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FINANCIAL CHRONICLE™ » ECONOMIC CHRONICLE™ » Sri Lanka Plans Probe Into Alleged Atrocities During Civil War

Sri Lanka Plans Probe Into Alleged Atrocities During Civil War

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Quibit


Senior Vice President - Equity Analytics
Senior Vice President - Equity Analytics

In a further sign that Sri Lanka's newly elected president wants to deal with the country's troubled past, a government spokesman said today that a new probe is planned to investigate allegations of human rights abuses during the island's 26-year civil war.

The announcement, reported by Reuters, comes as The Associated Press reports that President Maithripala Sirisena's government would return private land seized by the military to ethnic Tamils in a gesture of reconciliation. The Tamils fought unsuccessfully for an independent homeland in the island's north.

"We are thinking of having our own inquiry acceptable to them to the international standards," Rajitha Senaratne, a government spokesman, told a forum of foreign correspondents in Colombo, referring to the United Nations, according to Reuters.

"It will be a new local inquiry. If we need, we will bring some foreign experts," Senaratne said.

Former President Mahinda Rajapaksa, who after a decade in power lost to Sirisena in Jan. 8 polls, had refused to cooperate with the United Nations in investigating claims that the Sri Lankan army committed atrocities against Tamils in the closing days of the civil war in 2009.

Reuters notes: "Without some accountability for civilian deaths, the United Nations argues there will be no lasting reconciliation to allow Sri Lanka to move on from the war that dragged on for decades."

Meanwhile, the AP quotes Senaratne on Wednesday as saying that the new government does not believe that military action is enough to prevent a resurgence of the insurgency waged by the Liberation Tigers of Tamil Eelam, or LTTE.

"We don't think you can stop an LTTE resurrection (just) with an army," the spokesman said, according to the AP. "So spending on security will be very moderate.

"Especially for the [Tamil dominated] north, we don't think we need all that security. Our entire concept will be different," he said. "About the lands in the north ... we have already decided whatever acquired for business purposes, other than the security purposes, to give back to the owners."

As we reported earlier this month, Sirisena's government has accused Rajapaksa of trying to launch an 11th-hour coup to stay in power once the election results became clear.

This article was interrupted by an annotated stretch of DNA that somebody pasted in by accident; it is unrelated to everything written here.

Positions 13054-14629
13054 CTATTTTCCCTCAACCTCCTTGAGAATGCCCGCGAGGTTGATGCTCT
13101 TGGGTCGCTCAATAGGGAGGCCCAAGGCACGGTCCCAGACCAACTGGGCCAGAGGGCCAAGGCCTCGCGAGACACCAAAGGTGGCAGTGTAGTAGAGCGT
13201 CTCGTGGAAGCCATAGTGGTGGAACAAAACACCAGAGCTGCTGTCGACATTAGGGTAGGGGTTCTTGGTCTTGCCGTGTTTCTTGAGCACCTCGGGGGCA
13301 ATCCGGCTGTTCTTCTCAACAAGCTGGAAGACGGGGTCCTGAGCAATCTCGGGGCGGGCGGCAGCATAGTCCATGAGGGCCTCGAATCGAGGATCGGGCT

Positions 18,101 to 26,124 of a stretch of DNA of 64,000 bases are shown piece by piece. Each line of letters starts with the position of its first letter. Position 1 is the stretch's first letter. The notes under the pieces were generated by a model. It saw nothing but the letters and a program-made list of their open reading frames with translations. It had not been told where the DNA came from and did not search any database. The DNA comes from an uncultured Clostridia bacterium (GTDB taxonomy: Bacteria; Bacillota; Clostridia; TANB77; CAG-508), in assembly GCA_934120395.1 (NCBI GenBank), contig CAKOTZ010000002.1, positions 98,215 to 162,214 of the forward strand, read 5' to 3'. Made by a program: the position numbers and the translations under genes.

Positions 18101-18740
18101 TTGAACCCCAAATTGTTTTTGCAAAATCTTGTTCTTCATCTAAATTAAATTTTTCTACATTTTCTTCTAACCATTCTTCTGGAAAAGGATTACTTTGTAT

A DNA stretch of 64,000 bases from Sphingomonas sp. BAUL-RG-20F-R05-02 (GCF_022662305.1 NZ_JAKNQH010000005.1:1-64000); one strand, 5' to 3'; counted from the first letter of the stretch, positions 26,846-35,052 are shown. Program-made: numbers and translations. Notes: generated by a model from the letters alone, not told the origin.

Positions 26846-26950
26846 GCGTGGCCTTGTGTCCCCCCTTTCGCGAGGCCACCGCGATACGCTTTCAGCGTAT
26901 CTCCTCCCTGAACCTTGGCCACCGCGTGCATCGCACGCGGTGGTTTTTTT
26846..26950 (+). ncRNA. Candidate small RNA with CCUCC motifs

http://www.npr.org/blogs/thetwo-way/2015/01/29/382372857/sri-lanka-plans-probe-into-alleged-atrocities-during-civil-war

Quibit


Senior Vice President - Equity Analytics
Senior Vice President - Equity Analytics

Sri Lanka keen to cooperate with UN investigation
IANS | Colombo Jan 30, 2015 05:18 PM IST

Sri Lanka's government has received encouragement from the UN to cooperate in an ongoing investigation into its human rights record, the foreign ministry said Friday.

President Maithripala Sirisena's senior advisor on foreign affairs, Jayantha Dhanapala met UN High Commissioner for Human Rights Zeid Ra'ad Al Hussein in Geneva and briefed him on the new government's policies, Xinhua news agency reported.

The former diplomat, who has termed his visit an "exploratory visit", briefed top UN officials on the policies of the newly elected President Sirisena and his government.

The meeting in Geneva came as Zeid Ra'ad Al Hussein prepares to submit in March a report that includes investigations into alleged war crimes to the UN Human Rights Council.

Sri Lanka's previous government under former president Mahinda Rajapaksa had steadfastly refused to cooperate in what it termed as a "flawed" investigation.

Rajapaksa ended a three-decade war with the Liberation Tigers of Tamil Eelam (LTTE) in 2009 but his government was dogged by allegations of civilian deaths during the last phase of the war and other rights abuses.

Rajapaksa was defeated in the Jan 8 presidential election by his former cabinet member Sirisena. The UN is trying to verify how Sri Lanka will cooperate on the investigation.

The new government has said it will launch a domestic probe into the war while the UN said the investigation should meet international standards and it will monitor the latest developments.

"We're trying to figure out what it means in terms of cooperation with the UN human rights investigation. And we hope that there is positive movement in the cooperation between Sri Lanka and the UN system on the investigation of what happened," UN spokesman Stephane Dujarric said.

In another development, the Sri Lankan government Thursday announced plans to make a special statement on the Independence Day, which falls Feb. 4.

The aim is to reach out to all ethnicities in an effort to "put its bloody past behind and move towards reconciliation," cabinet spokesman Rajitha Senaratne said.

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